Large variation across countries in meeting UNAIDS 90-90-90 targets

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Polly Clayden, HIV i-Base

Analysis of national treatment cascades showed huge variation in achieving UNAIDS 90-90-90 targets. The proportion of HIV positive people with undetectable viral load ranged from 68% in Switzerland to 9% in Russia. No country analysed met the UNAIDS final target of 73% achieving undetectable viral load.

UNAIDS 90-90-90 targets, set in 2014, aim to diagnose 90% of all HIV positive people, provide ART for 90% of those diagnosed, and 90% of those receiving ART achieve viral suppression, by 2020. Overall this means at least 73% of all HIV positive people should achieve a suppressed viral load.

The analysis compared published estimates of HIV treatment cascades across 19 individual countries and combined data from the sub-Saharan African region. Jacob Levi from Imperial College presented findings on behalf of researchers from Imperial College, London and Cantonal Hospital of St. Gallen, Switzerland at IAS 2015.

The researchers used the most recent UNAIDS data and a systematic review of viral suppression rates to estimate where we are currently and compare this to 90-90-90 targets. This comparison revealed, of an estimated 36.9 million HIV positive people worldwide, 19.8 million (53%) know their status and 13.4 million are undiagnosed. Approximately 15 million (41%) are on ART, with 14.9 million untreated, and 11.6 million (32%) virally suppressed.

The researchers defined the stages in the cascades where the targets are being missed – where more than 10% of people are lost – as breakpoints. “So can the UNAIDS 90-90-90 target be reached?” they asked.

The study included 11 full treatment cascades (percentage and number of people for all three UNAIDS targets reported and the viral suppression cut off used) and nine partial cascades (percentage and numbers for all three UNAIDS targets not reported and does not report viral suppression cut off used). Definitions and estimation methods varied between cascades, for example linkage and retention were defined differently between countries – ranging from attendance at healthcare facilities to blood tests within a given time frame.

The researchers calculated the results for the first target by dividing the number of people diagnosed with HIV by the estimated number of people living with HIV in each country. The calculation is tricky as both numbers are estimated in different ways with different testing procedures in different countries.

Estonia, Australia, USA and Denmark reported 85% or more people with HIV were diagnosed compared to less than 50% in Russia, Columbia and Ukraine (the lowest at 44%). The proportion in the UK was 76% and across the African region it was 51%. Diagnosis was the greatest breakpoint globally and the greatest point of attrition for: Switzerland, UK, the Netherlands, the region of sub-Saharan Africa, Columbia and Ukraine.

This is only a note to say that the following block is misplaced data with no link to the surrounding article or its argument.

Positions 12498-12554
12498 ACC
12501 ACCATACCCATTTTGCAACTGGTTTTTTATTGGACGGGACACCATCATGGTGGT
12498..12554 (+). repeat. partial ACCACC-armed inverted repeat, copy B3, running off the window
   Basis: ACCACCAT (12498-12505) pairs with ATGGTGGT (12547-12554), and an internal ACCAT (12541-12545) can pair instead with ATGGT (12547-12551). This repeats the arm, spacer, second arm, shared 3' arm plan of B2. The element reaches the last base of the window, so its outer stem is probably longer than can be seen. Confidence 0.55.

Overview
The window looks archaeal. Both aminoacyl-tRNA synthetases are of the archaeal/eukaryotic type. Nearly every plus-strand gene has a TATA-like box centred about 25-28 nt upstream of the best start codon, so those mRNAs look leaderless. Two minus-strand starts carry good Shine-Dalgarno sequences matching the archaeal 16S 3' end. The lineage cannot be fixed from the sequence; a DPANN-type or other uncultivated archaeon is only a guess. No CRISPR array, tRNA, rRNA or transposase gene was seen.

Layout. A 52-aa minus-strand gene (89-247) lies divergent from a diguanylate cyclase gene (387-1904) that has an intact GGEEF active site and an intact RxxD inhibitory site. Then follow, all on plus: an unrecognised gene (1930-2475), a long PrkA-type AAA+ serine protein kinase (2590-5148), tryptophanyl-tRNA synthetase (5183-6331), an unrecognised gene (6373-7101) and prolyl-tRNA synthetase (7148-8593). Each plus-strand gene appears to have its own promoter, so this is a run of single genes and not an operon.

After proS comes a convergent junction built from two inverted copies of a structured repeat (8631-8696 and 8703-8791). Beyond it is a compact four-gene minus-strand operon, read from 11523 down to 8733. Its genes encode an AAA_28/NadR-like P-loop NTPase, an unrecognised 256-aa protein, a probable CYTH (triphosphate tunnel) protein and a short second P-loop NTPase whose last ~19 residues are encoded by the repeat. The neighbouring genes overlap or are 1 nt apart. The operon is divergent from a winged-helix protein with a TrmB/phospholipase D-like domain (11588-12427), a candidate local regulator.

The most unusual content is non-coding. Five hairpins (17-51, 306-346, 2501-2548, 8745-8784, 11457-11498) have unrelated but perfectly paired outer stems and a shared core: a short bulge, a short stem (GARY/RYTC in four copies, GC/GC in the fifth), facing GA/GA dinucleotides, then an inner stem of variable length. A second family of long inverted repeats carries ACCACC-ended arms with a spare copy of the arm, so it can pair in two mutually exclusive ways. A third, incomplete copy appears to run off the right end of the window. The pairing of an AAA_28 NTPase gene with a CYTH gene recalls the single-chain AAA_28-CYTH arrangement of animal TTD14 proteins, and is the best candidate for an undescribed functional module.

Estimates for ART provision – the second target – were calculated from: pharmacy records, governmental drug purchases, and healthcare dispensary records. The researchers did not differentiate between ART regimens. They noted that the thresholds for starting treatment varied between countries and changed within countries.

Providing ART to those diagnosed was the greatest breakpoint for: Australia, Rwanda, Denmark, Brazil, Cuba, US, Estonia, Vietnam, Georgia, Kyrgyzstan and Russia. In the US only 37% of people with HIV received ART although 86% were diagnosed. In Estonia only 29% of people received ART despite having the highest rate of diagnosis of the cascades in this evaluation. Poor ART coverage was seen across all Eastern European countries including: 26% Georgia, 22% Ukraine, 19% Kyrgyzstan and 11% Russia.

Countries also varied enormously in achieving the third target of 73% of all HIV positive people with viral suppression. Only Switzerland, Australia and UK achieved above 60%. Russia only achieved 9%.

For this target UNAIDS defines viral suppression as viral load <1000 copies/mL but some countries use undetectable viral load with various cut offs (<40 to <500 copies/mL), when they define the final target. The researchers noted that the definitions change the final percentage described as successfully treated. This means that the viral load cut off needs to be accounted for when comparing cascades. Brazil, for example, would achieve 35% with a cut off of <50 copies/mL (undetectable) but 40% with <1000 copies/mL (suppressed).

The researchers identified large disparities between countries. Although no country or region analysed so far met the final UNAIDS target, overall Switzerland, Australia, UK, Belgium and the Netherlands were not too far off achieving this – particularly with improvement in diagnosis.

The analysis showed all Western European countries achieved viral suppression for over 50% of HIV positive people. But all Eastern European countries only achieved viral suppression for 20% or less of HIV positive people.

The researchers recommended a standard reporting method should to be implemented to facilitate comparisons between countries to allow breakpoints to be better identified. “Identifying breakpoints allows us to prioritise resources to fix them”, Levi added.


Levi J et al. Can the UNAIDS 90-90-90 target be achieved? Analysis of 12 national level HIV treatment cascades. 8th IAS Conference on HIV Pathogenesis, Treatment & Prevention.19-22 July 2015. Vancouver, BC, Canada. Oral abstract MOAD0102. Webcast:

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